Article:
IRS wants up-front cash for Prime

A top information technology official at the Internal Revenue Service last week warned that if Congress does not advance it $325 million, the tax agency's high-profile modernization effort could be delayed.

During a recent hearing, the IRS asked members of the House Ways and Means Committee to support its advance appropriations request of $325 million to make certain that funding is available in a special account in two years for the tax agency's systems modernization project, known as the Prime Systems Integration and Services Contract.

But the General Accounting Office recommended at the same hearing that the committee deny or pose restrictions on the request because the IRS did not include the required supporting information to justify the $325 million.

Al Mazei, assistant commissioner of the IRS' Program Management and Architectural Office, said the IRS' request is a "heads up" to warn Congress that the IRS needs the money to be available in the Information Technology Investment Account to avoid lengthy procurement procedures that could prolong the multiple-year project, Mazei said. ITIA is a special capital account set up for the IRS to make large IT purchases such as computer systems and software.

IRS officials made the request for an advance because they are concerned that current funding in ITIA, which totals $506 million, will be devoted to other modernization projects during fiscal 1999 and 2000, leaving little behind for the rest of the work in 2001, when the IRS plans to be building the new systems, Mazei said.

Of the $506 million, the IRS plans to spend about $361 million during fiscal 1999 and 2000, which will leave $145 million in ITIA for fiscal 2001, according to GAO.

"When you get to 2001, the majority of the money may be spent,'' Mazei said. If there is not enough money in the fund, "we may not get any money until 2002. We need the funding to continue the project."

James White, director for GAO's tax policy and administration issues, recommended that Congress deny or pose restrictions on the request because the IRS was unable to base its budget request on a "clear and complete definition of fiscal year 2001 IT investments and did not justify these investments with cost/benefit analysis." White said he is against the IRS' funding request because the agency used cost estimates from its March 1998 Prime request for proposals and general cost estimations to determine how much the project will cost in 2001.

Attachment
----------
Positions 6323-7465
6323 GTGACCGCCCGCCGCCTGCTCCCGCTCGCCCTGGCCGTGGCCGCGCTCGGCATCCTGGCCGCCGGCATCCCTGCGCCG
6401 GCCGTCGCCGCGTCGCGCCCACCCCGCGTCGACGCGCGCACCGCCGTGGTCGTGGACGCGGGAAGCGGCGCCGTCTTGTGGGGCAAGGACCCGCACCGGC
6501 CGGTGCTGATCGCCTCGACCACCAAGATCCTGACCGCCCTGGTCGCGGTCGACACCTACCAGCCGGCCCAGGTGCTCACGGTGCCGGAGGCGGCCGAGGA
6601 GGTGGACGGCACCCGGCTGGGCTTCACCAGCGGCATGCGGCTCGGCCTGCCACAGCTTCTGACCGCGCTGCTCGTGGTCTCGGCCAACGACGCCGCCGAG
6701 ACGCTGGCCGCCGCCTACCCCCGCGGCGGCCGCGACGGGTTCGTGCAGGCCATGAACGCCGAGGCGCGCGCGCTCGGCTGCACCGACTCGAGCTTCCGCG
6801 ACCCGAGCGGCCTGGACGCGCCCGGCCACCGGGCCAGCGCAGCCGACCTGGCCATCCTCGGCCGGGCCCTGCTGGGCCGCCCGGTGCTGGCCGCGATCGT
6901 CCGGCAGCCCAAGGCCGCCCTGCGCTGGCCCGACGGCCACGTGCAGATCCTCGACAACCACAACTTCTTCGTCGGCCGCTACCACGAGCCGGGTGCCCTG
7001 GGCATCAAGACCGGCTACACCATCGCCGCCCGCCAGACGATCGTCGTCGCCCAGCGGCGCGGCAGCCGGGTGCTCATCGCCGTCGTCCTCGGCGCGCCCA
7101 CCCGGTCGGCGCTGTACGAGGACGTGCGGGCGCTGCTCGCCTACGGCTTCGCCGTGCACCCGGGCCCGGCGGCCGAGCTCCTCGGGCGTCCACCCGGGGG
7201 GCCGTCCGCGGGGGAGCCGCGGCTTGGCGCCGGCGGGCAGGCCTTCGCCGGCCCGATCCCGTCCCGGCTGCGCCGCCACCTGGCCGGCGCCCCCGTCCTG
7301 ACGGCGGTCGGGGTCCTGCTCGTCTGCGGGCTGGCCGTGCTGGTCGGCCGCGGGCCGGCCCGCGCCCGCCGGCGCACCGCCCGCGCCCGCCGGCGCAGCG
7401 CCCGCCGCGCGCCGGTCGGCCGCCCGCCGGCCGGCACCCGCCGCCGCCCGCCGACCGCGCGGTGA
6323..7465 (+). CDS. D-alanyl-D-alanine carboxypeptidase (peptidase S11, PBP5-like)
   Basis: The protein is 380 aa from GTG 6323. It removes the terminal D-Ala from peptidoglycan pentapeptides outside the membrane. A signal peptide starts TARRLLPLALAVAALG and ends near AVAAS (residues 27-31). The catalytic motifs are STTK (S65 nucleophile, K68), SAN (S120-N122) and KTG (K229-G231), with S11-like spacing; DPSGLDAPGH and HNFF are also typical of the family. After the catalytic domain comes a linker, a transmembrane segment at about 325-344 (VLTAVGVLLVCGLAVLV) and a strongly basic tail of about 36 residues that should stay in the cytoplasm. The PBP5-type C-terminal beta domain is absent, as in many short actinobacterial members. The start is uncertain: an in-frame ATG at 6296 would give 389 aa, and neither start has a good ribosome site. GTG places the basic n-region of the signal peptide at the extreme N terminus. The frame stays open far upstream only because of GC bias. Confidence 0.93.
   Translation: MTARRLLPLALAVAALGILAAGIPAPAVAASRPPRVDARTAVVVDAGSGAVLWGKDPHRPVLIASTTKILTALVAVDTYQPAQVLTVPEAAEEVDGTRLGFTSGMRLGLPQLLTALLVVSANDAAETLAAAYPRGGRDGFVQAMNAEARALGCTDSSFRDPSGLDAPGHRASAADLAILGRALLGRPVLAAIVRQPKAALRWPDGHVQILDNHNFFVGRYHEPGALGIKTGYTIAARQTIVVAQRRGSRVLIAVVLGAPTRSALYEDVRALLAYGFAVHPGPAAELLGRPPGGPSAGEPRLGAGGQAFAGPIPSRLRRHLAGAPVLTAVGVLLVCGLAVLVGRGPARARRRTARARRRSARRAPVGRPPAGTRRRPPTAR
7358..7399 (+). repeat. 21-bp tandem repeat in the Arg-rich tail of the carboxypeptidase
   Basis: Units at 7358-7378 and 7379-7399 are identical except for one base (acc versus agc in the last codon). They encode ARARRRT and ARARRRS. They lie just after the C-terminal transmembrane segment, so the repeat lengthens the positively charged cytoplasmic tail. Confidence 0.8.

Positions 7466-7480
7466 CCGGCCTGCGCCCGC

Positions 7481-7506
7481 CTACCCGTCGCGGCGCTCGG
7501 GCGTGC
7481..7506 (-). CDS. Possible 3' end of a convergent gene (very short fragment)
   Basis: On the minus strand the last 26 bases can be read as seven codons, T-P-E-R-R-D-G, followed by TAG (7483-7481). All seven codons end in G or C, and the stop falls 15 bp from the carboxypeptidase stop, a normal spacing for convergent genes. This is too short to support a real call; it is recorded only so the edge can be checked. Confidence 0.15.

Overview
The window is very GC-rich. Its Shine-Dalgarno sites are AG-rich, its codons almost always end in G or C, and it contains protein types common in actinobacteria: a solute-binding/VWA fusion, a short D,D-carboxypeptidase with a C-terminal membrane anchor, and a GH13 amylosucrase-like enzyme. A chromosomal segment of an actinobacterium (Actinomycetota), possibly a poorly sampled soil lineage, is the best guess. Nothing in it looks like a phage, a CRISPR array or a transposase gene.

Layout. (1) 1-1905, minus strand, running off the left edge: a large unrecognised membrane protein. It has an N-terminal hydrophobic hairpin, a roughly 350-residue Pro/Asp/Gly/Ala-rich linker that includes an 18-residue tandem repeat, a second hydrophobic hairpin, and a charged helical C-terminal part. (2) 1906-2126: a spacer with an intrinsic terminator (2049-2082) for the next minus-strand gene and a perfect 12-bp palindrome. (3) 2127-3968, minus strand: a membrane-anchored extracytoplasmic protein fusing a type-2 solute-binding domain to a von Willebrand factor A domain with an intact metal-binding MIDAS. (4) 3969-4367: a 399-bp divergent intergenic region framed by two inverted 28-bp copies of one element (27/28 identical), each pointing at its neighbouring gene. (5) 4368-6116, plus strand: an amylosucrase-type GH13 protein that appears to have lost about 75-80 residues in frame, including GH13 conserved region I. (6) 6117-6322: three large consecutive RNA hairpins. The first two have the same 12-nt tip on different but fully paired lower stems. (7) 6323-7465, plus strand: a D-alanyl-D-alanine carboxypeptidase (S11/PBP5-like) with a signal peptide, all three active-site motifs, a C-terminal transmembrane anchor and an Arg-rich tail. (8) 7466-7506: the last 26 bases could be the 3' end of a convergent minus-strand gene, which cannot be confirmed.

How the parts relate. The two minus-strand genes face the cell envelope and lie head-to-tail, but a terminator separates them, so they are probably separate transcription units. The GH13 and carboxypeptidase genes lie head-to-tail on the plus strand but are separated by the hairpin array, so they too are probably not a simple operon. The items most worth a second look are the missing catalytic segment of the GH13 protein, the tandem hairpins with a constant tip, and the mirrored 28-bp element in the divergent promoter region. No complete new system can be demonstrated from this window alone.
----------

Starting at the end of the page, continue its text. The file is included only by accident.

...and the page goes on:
Mazei said the IRS is developing its strategic plans on how to manage the project and expects the plans to be completed by Sept. 30. The plans will identify the systems to be modernized over the next five years, the cost estimates, the business case justification, the sequence in which the systems will be developed and deployed, and the architecture standards governing their development. The IRS awarded the multibillion-dollar Prime contract last year to Computer Sciences Corp. to lead a team of IT experts who would overhaul the agency's obsolete systems over the next 15 years.

Even though he does not support the IRS' request, White said it is not a sign that the modernization attempt is starting off on the wrong foot, unlike past modernization attempts. White said the IRS seems to be doing some careful planning.

"They haven't been premature on [the planning side]," White said. "All they've done here is asked for money. They haven't made a commitment to spend the money until they have developed a proposal.''

Representatives from the appropriations committees and the House Ways and Means Committee could not be reached for comment. White said he believes a decision has not been made concerning the request.

Mazei said the IRS' goal was to encourage Congress to think about funding with the intent to supply Congress with specific information in September. Mazei said he has not heard from Congress but advises that "if we can't continue to make progress, the requirement to modernize the agency will be hampered."

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